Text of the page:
Computer programming your camera?

Started Mar 10, 2013 | Discussions thread
jtan163
Contributing MemberPosts: 923Gear list
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Re: very good idea (see my other reply in this thread) (NT)
In reply to RoelHendrickx, Mar 11, 2013

RoelHendrickx wrote:

jtan163 wrote:

A camera like so many other products these days is a computer with some specialised peripherals.
In the case of a camera the peripherals are a sensor, a lens mount and a card reader/writer.

Most of the rest is software. That's a bit of a simplification but it is close enough to true.

Your idea is technically possible.
Whether it is commercially viable or not is a separate issue.

The problem is increased complexity which increases development and support costs.

I'd like to see the programability of cameras used in a different way.

What I'd like to see is being able to pick and choose what features you want in your camera.
Then you buy a camera with basic modes built in and you choose what extra features you want.

E.g. I want focus peaking, then I buy focus peaking, but maybe not include the HDR mode, or whatever.

I think that would be more complicated that just offering every feature.

It's only software, after all, not like upgrades in hardware (lenses, flash, ...).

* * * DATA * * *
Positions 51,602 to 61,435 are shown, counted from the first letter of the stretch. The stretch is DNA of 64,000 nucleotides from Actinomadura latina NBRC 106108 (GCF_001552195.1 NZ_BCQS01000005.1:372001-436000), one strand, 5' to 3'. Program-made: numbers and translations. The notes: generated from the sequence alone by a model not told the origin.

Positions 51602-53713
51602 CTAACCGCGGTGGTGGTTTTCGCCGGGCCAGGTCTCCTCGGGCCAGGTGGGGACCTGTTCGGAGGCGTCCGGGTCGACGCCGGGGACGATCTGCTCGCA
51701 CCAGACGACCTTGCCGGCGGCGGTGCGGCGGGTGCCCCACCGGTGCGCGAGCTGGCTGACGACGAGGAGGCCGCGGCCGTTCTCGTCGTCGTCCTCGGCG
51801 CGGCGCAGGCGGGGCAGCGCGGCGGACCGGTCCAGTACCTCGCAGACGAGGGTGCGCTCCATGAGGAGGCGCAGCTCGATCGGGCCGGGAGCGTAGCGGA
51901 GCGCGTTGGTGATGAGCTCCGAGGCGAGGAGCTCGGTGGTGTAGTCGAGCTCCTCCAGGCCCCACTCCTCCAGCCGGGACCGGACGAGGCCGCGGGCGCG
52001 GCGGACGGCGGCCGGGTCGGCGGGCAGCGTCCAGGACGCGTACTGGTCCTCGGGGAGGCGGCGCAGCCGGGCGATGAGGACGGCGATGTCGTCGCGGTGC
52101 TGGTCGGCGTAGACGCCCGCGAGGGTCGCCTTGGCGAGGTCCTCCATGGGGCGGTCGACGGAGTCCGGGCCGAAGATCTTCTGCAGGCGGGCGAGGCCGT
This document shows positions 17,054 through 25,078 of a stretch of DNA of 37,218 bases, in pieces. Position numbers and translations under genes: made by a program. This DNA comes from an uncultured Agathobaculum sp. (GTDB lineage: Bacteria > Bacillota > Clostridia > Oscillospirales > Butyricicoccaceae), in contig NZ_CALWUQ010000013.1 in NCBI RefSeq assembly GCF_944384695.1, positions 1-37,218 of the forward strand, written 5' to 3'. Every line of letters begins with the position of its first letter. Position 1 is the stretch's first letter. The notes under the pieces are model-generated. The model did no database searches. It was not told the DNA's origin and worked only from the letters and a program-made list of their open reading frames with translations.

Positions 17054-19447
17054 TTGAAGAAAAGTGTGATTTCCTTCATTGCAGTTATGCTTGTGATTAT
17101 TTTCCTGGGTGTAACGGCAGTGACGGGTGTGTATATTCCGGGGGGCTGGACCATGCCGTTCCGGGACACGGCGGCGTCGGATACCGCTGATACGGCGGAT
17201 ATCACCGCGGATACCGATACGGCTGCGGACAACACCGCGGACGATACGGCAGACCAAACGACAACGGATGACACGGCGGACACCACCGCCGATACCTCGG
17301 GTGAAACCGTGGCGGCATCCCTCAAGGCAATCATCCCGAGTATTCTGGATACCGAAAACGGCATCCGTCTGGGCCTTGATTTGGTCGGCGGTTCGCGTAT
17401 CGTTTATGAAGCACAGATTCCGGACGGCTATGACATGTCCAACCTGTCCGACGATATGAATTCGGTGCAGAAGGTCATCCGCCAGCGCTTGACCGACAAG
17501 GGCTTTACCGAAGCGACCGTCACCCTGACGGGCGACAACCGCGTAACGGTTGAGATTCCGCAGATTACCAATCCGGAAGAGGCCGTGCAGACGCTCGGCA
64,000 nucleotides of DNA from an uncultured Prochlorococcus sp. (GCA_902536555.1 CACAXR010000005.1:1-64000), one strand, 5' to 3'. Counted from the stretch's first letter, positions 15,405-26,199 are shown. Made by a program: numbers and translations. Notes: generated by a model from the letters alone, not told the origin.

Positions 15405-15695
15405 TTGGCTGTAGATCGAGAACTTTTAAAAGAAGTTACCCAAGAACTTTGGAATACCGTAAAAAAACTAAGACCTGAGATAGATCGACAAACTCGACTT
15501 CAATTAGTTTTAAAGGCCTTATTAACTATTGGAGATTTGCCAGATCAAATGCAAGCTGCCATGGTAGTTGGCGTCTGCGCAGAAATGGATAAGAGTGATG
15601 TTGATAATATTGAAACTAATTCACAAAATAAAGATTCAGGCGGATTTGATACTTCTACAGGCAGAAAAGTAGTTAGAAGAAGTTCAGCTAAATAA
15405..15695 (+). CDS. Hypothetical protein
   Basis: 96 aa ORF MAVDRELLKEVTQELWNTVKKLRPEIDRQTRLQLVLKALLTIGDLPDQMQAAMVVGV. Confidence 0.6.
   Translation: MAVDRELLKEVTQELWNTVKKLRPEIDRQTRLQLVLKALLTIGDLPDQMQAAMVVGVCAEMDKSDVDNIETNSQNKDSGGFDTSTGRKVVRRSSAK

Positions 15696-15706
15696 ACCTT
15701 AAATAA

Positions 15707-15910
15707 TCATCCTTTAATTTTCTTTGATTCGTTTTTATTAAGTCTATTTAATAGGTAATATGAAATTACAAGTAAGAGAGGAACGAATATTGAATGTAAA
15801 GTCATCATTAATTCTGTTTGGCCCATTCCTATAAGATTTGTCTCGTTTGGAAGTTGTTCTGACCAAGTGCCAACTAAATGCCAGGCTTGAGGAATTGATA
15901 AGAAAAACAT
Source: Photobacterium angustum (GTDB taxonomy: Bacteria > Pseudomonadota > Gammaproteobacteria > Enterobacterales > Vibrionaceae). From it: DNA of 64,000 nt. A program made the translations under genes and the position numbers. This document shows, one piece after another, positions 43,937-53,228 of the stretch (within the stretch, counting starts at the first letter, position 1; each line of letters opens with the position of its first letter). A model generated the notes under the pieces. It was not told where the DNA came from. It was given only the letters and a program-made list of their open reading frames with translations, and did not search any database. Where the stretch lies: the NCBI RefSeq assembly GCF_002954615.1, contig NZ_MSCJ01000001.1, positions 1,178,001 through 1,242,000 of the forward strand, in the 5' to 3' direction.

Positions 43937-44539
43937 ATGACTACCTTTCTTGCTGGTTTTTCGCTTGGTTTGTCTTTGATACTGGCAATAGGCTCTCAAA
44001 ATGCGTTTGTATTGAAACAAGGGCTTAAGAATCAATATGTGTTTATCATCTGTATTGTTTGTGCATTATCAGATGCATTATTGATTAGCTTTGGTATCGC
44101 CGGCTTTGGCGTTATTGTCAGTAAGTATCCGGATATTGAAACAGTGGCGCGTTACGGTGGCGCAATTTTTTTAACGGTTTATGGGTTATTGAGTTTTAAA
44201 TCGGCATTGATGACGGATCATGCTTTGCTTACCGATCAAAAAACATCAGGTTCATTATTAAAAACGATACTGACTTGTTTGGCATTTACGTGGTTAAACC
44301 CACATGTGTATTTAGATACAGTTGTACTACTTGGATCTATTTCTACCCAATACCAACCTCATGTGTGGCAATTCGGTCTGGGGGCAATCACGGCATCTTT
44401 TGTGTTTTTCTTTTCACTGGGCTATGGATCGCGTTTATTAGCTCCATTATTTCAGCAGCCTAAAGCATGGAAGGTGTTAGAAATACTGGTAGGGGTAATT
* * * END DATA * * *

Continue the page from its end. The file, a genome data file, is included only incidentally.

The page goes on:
Having to devise a system in which different features are bought separately is probably more expensive and creates more unnecessary complexity in the buying process, than just throwing in everything.

Yes it would be more complex in some (probably most) cases but it would allow for the user to choose how the camera's resources (memory/storage) were used.

Say I want focus peaking in my OMD, and say it is possible to write the software module, but the focus peaking module will be 60K and there is only 20K free space in the flash.  The focus peaking software module won't fit in the flash memory. Therefore I can't have it, even though it is programatically possible.

With a mix and match system I could elect to say lose the art filters and use the reclaimed space for focus peaking.

Also in some cases i.e. where people choose not to max out the feature set, the system could also be simpler - and perhaps give higher performance e.g. more memory available for buffer and more CPU cycles to shunt data around, run compression algorithms etc.

I.e. for a given set of resources  (CPU, RAM, flash) it would allow a wider range of features to be available than is available with a one size fits all system.

It might also allow for a cheaper price.

And assuming third parties programmers were given access (which would definately increase complexity) you might find the first camera company to do it (well), generates a whole lot of business and creates a new market and revenue stream.

Sort of like the apple app store, but for cameras. I.e. a new revenue store and maybe a compelling reason for a lot of users to switch brands.

People could have cameras that actually do what they want them to, instead of doing what some theoretical every man the marketing department has come up with wants.

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